A. That may be an area that the Criminal Justice Reform commission may decide to look at. We hope we can keep them as an ongoing reviewing body. We‘ve already made some modifications, as you know, to revisit eligibility for adult offenders, to reclassify some of them in terms of parole eligibility. This is probably an area of that is of a similar nature. I don’t know whether the reform commission is currently looking at that, but it may be something they choose to look at.
Q. But it’s not a priority for you at this point?
A. Not at this point, because those that fit that definition are some of the most violent offenders we have, even though they may be of a young age.
Q. You’ve said your plan for opportunity schools is going to be the next piece of this. Louisiana’s model, which a lot of this is drawn from, has had its successes, but it’s also had its drawbacks. A lot of people have said they’ve played with the numbers to hit the marks they have. In your plan, how do you insulate it from that kind of criticism? What kind of steps do you have to keep that from happening?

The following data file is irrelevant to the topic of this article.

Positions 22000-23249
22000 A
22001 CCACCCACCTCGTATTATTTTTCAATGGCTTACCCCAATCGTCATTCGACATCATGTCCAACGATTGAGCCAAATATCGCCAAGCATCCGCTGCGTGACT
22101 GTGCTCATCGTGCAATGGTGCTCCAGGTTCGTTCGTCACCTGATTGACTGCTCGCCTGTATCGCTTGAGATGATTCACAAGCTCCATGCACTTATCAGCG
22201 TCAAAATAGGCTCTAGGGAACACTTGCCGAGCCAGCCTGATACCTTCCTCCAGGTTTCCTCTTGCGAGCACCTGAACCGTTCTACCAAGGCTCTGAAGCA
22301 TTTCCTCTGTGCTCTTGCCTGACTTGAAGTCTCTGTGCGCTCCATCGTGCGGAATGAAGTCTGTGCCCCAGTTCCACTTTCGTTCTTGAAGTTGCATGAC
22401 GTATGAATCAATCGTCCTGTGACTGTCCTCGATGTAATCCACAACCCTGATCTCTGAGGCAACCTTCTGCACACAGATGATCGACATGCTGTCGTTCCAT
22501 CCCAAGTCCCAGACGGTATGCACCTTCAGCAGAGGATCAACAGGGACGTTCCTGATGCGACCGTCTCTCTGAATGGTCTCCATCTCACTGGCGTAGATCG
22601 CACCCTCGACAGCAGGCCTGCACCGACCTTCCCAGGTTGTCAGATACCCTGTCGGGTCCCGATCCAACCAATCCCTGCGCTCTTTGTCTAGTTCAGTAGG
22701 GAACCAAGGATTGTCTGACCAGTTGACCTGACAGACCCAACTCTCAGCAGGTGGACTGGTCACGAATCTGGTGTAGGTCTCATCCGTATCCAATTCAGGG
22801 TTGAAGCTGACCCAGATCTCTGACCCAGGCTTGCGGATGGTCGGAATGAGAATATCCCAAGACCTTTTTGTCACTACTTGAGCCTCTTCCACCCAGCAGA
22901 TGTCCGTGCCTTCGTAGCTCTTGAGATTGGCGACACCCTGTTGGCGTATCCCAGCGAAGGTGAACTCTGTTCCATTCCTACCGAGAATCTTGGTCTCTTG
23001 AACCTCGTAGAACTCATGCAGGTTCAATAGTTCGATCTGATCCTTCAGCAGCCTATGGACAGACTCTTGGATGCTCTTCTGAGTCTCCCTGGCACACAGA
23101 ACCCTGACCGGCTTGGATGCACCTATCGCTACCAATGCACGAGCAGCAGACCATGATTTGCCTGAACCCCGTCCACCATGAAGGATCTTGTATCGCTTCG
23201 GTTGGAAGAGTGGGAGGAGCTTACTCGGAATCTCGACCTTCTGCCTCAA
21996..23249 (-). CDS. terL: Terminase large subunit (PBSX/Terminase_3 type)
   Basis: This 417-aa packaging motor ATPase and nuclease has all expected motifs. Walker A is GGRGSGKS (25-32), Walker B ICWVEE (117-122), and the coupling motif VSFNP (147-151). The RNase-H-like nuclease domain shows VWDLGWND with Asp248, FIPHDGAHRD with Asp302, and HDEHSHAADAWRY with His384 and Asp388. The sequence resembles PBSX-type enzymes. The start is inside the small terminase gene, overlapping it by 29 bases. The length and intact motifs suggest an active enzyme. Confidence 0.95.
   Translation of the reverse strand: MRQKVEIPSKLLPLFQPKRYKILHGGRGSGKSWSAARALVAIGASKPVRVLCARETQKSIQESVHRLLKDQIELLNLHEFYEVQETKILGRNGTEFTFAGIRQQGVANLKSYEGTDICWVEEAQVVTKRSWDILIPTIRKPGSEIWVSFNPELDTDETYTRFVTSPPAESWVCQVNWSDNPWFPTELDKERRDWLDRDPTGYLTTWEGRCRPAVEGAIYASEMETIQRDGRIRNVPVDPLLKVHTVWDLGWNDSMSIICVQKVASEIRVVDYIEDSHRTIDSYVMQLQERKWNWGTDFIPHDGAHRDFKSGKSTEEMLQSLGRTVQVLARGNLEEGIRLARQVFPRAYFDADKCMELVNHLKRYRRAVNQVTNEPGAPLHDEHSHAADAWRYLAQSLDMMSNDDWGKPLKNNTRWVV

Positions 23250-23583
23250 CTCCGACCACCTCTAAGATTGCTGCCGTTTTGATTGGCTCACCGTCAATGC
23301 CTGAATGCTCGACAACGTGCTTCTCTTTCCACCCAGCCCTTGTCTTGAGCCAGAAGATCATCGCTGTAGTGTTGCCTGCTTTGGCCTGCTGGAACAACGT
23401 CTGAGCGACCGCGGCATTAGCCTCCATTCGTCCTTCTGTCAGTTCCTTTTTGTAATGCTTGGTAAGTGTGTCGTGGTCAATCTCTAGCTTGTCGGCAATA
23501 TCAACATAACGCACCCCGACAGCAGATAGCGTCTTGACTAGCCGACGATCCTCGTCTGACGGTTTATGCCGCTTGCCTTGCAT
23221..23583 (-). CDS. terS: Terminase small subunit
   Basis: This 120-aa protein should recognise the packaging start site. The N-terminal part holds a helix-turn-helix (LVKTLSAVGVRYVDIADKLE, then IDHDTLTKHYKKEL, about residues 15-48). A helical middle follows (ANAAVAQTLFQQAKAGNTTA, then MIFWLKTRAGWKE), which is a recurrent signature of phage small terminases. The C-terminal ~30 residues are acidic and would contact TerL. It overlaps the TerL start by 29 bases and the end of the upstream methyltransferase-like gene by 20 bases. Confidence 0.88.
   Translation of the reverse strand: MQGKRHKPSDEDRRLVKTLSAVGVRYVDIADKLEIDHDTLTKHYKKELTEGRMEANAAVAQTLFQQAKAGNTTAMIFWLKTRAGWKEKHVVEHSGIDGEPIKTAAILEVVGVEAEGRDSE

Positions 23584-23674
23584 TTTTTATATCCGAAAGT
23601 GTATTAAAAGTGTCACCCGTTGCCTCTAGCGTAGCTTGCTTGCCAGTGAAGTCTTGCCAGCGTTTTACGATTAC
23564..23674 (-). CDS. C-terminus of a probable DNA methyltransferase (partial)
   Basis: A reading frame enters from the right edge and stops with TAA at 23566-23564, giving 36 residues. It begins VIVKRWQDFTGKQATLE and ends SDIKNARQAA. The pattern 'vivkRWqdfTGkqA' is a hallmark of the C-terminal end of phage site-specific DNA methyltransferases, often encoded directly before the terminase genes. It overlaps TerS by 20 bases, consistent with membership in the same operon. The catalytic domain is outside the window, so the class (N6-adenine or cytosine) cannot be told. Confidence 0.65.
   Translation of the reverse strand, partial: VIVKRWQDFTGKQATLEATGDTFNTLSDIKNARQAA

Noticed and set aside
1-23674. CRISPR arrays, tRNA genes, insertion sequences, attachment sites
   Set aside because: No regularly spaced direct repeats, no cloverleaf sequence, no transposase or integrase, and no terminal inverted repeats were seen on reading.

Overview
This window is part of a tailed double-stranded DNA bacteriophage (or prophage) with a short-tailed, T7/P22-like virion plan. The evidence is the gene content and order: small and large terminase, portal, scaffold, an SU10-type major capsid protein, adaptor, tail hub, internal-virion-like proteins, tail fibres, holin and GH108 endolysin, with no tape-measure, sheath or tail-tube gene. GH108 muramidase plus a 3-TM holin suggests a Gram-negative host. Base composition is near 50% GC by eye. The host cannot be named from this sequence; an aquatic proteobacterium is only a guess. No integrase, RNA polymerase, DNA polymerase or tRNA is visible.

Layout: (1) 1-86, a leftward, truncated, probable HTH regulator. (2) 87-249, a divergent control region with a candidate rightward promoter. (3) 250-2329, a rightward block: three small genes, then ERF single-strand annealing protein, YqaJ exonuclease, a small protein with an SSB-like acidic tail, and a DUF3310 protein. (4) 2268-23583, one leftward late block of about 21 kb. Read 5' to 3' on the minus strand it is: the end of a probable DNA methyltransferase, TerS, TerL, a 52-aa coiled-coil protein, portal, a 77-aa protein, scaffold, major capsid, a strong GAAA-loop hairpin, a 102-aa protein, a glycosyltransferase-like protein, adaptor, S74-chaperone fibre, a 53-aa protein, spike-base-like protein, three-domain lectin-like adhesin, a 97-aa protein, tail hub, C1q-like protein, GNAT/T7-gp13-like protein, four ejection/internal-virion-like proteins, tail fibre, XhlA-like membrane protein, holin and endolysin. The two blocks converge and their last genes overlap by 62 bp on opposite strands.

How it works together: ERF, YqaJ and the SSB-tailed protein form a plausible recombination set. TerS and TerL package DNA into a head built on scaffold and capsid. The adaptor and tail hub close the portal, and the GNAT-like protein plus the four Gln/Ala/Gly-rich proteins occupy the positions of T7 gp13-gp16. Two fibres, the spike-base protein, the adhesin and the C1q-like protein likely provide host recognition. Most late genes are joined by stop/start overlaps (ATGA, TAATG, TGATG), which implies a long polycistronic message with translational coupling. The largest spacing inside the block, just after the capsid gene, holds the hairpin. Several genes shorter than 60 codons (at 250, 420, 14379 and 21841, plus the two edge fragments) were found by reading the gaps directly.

A. In Louisiana, you had the hurricane, and the hurricane virtually demolished the entire school system in New Orleans, so they were able to start from scratch. Arguably, the New Orleans school system before the hurricane was one of the worst school systems in the entire country … so their successes and their failures should be measured in light of where they were before they came in with what they call their Recovery School District. I think by that kind of measurement, they have been successful. I have personally visited there. We took a group of legislators and other interested people there last year. What we saw and what we heard was, ‘Yes, we’ve had some difficulties, but overall we’re making significant progress.’ When you take the worst of the worst, progress is sometimes very slow. But I was impressed with the attitude we saw from the administrators, from the teachers, and it appeared that they were much better than they were before the reforms. And I think that’s what we always look for.